No account of the career and achievements of Rev. W. A. Sunday would be complete or accurate unless it made full recognition of the part Mrs. Sunday has had in both. So nearly coincidental are the Christian ministry and the married life of Mr. Sunday that a separation of the two is almost impossible. It is doubtful if either of the couple realize the amount the other has contributed to the success of the work.
Mr. Sunday was married about a year after his conversion, but before he began actual evangelical work. Mrs. Sunday, therefore, started married life, as the wife of a baseball player. This involved a certain amount of travel and a variety of associations vastly different from those which were to become her everyday experience.
To thousands and thousands who have sat beneath the spell of Mr. Sunday's voice, Mrs. Sunday is affectionately known as "Ma." Nothing could be more effective and at the same time a finer compliment to the woman than the manner in which Mr. Sunday is wont to introduce her to his audience. After he has presented the assistants, and the choir leader, and the soloists, and the instrumentalist, he will usually end by that terse phase "and this is Ma."
It means everything to the evangelist. In public and in private he is generous in his acknowledgment of the important part she plays in all his work. Essentially she is his business manager, practically she is the buffer which comes between the preacher and the thousand and one little trials of life which do so much to disturb the even tenor of existence. At home and abroad Mr. Sunday remains the impetuous sweetheart which he was in his baseball days. In a recent campaign he paid this tribute to Mrs. Sunday:
I've never yet gone contrary to Mrs. Sunday's advice that I haven't found myself up against it. Nell wouldn't take first prize at a beauty show, but she's got more good horse sense than any woman I ever saw in my life. And I think she's the most beautiful woman I ever saw, too.
The mother of four children, two of whom are married, Mrs. Sunday has found it possible to spend a great deal of her time traveling with her husband at the same time maintaining a home for him — first at Chicago and later at Winona Lake. It has always been open and ready for entertainment on a moment's notice. For all her much living in hotels and continued traveling, meeting with business men, clergymen, newspapermen and others, Mrs. Sunday has preserved that wonderful fidelity to her home instincts, and is in every sense a home woman, quite as much as Mr. Sunday is a home man, despite the little opportunity either has had to enjoy a natural inclination.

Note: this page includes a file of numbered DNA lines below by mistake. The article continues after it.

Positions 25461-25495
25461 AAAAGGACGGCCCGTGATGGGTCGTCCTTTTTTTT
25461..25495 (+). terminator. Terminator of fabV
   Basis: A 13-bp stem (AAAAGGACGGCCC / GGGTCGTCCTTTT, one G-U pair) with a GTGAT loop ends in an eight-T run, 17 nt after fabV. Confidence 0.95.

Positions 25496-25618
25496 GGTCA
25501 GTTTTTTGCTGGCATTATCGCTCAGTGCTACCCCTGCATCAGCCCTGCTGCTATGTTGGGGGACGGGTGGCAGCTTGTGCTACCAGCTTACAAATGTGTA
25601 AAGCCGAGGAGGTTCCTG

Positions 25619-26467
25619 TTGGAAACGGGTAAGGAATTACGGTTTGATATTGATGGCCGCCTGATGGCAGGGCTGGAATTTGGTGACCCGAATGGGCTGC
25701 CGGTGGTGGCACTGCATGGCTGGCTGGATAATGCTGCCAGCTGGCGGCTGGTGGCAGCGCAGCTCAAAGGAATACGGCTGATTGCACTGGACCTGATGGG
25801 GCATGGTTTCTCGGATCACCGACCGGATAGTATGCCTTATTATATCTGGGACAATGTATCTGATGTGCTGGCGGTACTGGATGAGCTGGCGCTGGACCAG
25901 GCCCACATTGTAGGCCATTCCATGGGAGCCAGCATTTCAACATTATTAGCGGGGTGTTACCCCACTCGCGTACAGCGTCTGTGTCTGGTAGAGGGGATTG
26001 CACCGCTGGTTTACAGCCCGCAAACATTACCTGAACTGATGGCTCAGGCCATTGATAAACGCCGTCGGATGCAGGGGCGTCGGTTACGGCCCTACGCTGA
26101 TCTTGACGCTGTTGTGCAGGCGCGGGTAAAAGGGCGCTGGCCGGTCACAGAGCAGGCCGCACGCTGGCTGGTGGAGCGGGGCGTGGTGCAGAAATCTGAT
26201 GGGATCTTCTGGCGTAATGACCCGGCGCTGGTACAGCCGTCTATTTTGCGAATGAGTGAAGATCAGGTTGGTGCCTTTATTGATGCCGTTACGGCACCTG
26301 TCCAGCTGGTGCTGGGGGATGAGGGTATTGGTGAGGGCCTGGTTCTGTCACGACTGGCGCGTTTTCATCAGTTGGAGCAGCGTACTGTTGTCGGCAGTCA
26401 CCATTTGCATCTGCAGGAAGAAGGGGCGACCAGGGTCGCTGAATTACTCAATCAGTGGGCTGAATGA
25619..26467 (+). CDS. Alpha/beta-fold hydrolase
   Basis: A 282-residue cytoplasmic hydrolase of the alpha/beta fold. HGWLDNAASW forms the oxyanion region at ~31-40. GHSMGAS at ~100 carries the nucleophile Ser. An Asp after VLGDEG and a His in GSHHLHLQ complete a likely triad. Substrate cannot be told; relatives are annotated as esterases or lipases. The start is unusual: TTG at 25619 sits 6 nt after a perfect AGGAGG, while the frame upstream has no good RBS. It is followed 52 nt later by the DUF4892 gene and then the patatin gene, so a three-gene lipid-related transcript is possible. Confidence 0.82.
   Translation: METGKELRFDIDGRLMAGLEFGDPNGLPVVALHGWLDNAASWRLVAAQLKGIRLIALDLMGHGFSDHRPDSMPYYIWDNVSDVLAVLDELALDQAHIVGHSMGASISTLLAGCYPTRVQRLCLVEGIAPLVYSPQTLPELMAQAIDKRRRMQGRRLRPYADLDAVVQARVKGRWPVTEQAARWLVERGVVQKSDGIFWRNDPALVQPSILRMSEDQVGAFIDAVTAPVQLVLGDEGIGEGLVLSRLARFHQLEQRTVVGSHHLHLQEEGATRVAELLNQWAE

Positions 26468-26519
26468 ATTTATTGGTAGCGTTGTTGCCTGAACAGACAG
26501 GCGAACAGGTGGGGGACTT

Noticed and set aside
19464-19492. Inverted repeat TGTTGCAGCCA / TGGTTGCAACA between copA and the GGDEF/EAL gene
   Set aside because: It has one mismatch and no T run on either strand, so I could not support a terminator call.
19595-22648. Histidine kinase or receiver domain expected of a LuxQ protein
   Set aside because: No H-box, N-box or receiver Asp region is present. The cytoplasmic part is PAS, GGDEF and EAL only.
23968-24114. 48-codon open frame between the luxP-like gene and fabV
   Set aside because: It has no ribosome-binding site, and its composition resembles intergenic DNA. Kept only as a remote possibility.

A charming picture of the life of the evangelist and his wife is given by Miss Julia Brandon Cole in the South Bend Tribune. Miss Cole visited Mr. and Mrs. Sunday at their home and giving her impression of the woman says:
Mrs. Sunday is a homely women in the truest sense of the old English word. Plain of face, comfortable of figure and characterized by a sympathetic smile and the kindest eyes in the world, her entire personality breathes quiet efficiency.
She sat before the broad window in the living room of her home looking out over the lake the other day as she talked about the coming revival in South Bend and experiences which the party has had in other towns. About her things were in confusion for the household was cleaning house in true old fashioned manner.
Although the two boys were excitedly watching dust gather in the glass jar of a vacuum cleaner, seriously hampering the manipulator and the maid was rushing about superintending odd jobs of the men of the Sunday party who, were spending a few days at the cottage, the confusion seemed to fall away from her. Matters referred continually to her were disposed of instantly with quiet decision, and without interrupting the thread of her talk.
With a feeling of sympathy for the housewife whose home program must be continually disarranged by the constant moving from point to point I asked if she objected to the frequent upheaval of moving about. Here I received the first insight into an attitude which fairly permeates the entire household and party.